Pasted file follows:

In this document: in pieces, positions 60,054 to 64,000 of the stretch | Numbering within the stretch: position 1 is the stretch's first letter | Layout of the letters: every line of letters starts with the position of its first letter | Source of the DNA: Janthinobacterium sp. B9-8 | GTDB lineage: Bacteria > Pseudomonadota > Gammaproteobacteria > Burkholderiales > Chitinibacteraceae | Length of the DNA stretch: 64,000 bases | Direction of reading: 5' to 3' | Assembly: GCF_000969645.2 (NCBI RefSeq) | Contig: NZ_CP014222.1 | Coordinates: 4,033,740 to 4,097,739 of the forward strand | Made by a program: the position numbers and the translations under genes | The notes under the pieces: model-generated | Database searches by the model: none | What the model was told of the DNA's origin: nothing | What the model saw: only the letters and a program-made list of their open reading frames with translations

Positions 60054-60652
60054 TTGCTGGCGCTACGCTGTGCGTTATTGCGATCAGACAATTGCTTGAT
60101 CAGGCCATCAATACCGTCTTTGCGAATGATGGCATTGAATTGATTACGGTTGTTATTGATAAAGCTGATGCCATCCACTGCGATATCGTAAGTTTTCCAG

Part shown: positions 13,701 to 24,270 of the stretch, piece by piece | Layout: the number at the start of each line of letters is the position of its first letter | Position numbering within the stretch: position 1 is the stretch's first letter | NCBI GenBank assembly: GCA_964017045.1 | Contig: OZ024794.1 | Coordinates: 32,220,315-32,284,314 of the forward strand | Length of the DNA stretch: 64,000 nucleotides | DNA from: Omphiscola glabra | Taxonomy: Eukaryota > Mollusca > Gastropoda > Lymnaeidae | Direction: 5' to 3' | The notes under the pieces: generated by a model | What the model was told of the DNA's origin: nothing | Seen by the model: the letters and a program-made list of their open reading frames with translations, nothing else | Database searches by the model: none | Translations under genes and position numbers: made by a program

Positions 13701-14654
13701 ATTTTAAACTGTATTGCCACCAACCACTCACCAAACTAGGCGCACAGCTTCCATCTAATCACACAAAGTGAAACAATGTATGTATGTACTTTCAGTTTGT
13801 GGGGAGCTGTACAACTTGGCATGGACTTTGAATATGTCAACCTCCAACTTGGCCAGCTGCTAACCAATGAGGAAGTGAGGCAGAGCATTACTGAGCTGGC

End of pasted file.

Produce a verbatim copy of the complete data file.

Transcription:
In this document: in pieces, positions 60,054 to 64,000 of the stretch | Numbering within the stretch: position 1 is the stretch's first letter | Layout of the letters: every line of letters starts with the position of its first letter | Source of the DNA: Janthinobacterium sp. B9-8 | GTDB lineage: Bacteria > Pseudomonadota > Gammaproteobacteria > Burkholderiales > Chitinibacteraceae | Length of the DNA stretch: 64,000 bases | Direction of reading: 5' to 3' | Assembly: GCF_000969645.2 (NCBI RefSeq) | Contig: NZ_CP014222.1 | Coordinates: 4,033,740 to 4,097,739 of the forward strand | Made by a program: the position numbers and the translations under genes | The notes under the pieces: model-generated | Database searches by the model: none | What the model was told of the DNA's origin: nothing | What the model saw: only the letters and a program-made list of their open reading frames with translations

Positions 60054-60652
60054 TTGCTGGCGCTACGCTGTGCGTTATTGCGATCAGACAATTGCTTGAT
60101 CAGGCCATCAATACCGTCTTTGCGAATGATGGCATTGAATTGATTACGGTTGTTATTGATAAAGCTGATGCCATCCACTGCGATATCGTAAGTTTTCCAG

Part shown: positions 13,701 to 24,270 of the stretch, piece by piece | Layout: the number at the start of each line of letters is the position of its first letter | Position numbering within the stretch: position 1 is the stretch's first letter | NCBI GenBank assembly: GCA_964017045.1 | Contig: OZ024794.1 | Coordinates: 32,220,315-32,284,314 of the forward strand | Length of the DNA stretch: 64,000 nucleotides | DNA from: Omphiscola glabra | Taxonomy: Eukaryota > Mollusca > Gastropoda > Lymnaeidae | Direction: 5' to 3' | The notes under the pieces: generated by a model | What the model was told of the DNA's origin: nothing | Seen by the model: the letters and a program-made list of their open reading frames with translations, nothing else | Database searches by the model: none | Translations under genes and position numbers: made by a program

Positions 13701-14654
13701 ATTTTAAACTGTATTGCCACCAACCACTCACCAAACTAGGCGCACAGCTTCCATCTAATCACACAAAGTGAAACAATGTATGTATGTACTTTCAGTTTGT
13801 GGGGAGCTGTACAACTTGGCATGGACTTTGAATATGTCAACCTCCAACTTGGCCAGCTGCTAACCAATGAGGAAGTGAGGCAGAGCATTACTGAGCTGGC